Our patient monitoring technology - Oxevision - is designed to support clinicians in mental health inpatient settings and is currently deployed in half of NHS England’s mental health trusts. Oxevision uses an infrared-sensitive camera, which operates with regulated medical device software, to enable privacy-controlled vision into the room and contact-free measurements of pulse and breathing rate. This enables clinicians to check patients are well without disturbing them at night. The system also provides ward teams with actionable insights which can inform care planning and prompt staff to intervene proactively.
Oxevision is ideal in a space where wearable pulse oximeters would not be appropriate and provides a far wider range of benefits in comparison to these wearables. This includes consistent accuracy with different skin tones, a common and concerning issue with wearable pulse oximeters.
Assessing equality impact
Following a discussion with the Health Innovation Network, we realised we needed to understand the potential impacts of Oxevision on equality. This led to us conducting an Equality Impact Assessment (EQIA) which looked specifically at inequality impacts in relation to the nine protected characteristics covered by the Equality Act. This sort of evaluation is commonplace in the public sector, but is rarely carried out by private companies.
Our EQIA covers all aspects of the Oxevision product as well as Oxehealth’s implementation services, including training, engagement, service monitoring and benefits realisation. For each area of work, we analysed the impact across all protected characteristics, providing a clear assessment to show if implementing Oxevision might enhance or potentially adversely affect equality.
We also asked several NHS stakeholders, including the Health Innovation Network, to provide feedback and to challenge our assessment. The current assessment is very much a working document, subject to regular reviews to ensure it reflects the latest evidence.
A summary of our current findings is below:
How the assessment has impacted our work
As a result of the assessment, we have made several improvements, including:
- improving the accessibility of documentation by creating easy read versions of staff and patient information on the technology and its use in inpatient settings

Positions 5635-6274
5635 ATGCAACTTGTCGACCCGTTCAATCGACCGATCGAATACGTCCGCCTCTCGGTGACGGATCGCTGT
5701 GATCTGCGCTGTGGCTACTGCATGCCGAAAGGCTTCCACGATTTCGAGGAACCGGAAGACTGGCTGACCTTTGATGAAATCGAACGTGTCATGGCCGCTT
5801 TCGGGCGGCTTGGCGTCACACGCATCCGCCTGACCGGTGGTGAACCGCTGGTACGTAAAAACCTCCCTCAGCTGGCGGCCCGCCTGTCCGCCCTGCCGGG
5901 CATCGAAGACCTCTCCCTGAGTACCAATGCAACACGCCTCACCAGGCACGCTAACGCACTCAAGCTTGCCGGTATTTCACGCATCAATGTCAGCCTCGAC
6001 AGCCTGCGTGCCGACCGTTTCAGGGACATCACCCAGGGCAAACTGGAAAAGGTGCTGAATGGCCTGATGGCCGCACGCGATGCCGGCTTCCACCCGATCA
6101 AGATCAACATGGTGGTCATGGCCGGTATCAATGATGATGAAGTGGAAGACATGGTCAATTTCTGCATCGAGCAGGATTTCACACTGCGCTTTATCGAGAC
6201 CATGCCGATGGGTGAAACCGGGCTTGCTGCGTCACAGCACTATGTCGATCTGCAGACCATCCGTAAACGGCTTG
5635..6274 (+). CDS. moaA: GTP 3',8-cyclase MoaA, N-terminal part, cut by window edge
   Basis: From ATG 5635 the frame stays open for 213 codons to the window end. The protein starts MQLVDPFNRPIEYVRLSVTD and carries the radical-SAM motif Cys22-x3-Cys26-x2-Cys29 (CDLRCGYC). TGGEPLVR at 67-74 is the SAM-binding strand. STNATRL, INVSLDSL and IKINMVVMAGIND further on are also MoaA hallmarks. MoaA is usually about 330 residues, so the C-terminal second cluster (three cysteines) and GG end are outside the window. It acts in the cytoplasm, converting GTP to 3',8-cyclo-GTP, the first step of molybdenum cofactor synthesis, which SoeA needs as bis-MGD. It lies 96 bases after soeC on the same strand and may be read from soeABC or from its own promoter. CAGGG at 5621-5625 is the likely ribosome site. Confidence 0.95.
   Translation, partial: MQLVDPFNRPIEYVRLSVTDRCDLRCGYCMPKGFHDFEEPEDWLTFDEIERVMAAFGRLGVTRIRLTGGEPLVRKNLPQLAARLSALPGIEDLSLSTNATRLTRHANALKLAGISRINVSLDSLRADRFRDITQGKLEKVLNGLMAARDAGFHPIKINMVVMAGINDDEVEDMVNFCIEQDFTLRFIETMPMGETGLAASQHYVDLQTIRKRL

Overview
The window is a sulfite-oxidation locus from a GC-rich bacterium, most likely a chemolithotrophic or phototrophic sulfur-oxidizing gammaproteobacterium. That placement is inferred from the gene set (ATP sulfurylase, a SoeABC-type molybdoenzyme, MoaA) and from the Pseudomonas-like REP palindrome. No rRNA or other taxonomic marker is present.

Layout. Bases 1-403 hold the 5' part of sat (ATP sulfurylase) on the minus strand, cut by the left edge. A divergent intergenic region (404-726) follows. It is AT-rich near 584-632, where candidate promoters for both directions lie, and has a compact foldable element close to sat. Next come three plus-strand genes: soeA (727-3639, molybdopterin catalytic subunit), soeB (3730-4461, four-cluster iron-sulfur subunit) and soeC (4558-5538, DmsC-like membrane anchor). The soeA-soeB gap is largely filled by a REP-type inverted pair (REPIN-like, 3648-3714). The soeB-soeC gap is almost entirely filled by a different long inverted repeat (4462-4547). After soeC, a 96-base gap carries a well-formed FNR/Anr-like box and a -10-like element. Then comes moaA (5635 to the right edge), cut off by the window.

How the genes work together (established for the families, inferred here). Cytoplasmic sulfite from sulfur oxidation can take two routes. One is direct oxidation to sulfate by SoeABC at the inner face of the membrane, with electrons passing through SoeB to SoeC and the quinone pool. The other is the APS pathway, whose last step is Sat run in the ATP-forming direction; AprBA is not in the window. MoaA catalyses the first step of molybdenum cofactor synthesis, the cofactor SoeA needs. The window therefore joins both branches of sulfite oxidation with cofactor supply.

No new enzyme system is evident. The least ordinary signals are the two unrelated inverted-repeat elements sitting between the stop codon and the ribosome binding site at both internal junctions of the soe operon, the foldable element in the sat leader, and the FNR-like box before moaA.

- collecting more detailed evidence of staff and patient experience across different demographics; and
- incorporating feature and design considerations into future product development plans
Taking a structured approach to equality
Equality has always been a fundamental consideration in developing and implementing our technology. But the EQIA enables us to think more broadly and in a structured way about equality. Before starting any new initiatives, we always think about the impact on equality. Using the EQIA framework helps us to identify how evidence of impact will be collected, assessed and actioned to ensure we address any adverse impacts.
Technology partners in healthcare invariably have good intentions to help patients and staff, but understanding the real-world implications of their innovation in terms of how it might exacerbate or reduce inequalities requires proper consideration and analysis. Companies would do well to follow the path Oxehealth has set out; a process driven approach to creating positive social change. They exemplify how companies should take accountability beyond supplying a product and improve equality outcomes as part of their mission and in their business practices.
Aileen Jackson, Head of Mental Health, Health Innovation Network
Technology has a fantastic opportunity to transform healthcare, particularly in areas poorly served such as mental health. As part of that transformation, companies need to consider the wider impacts of change and play an active part in ensuring that change benefits everyone, equally.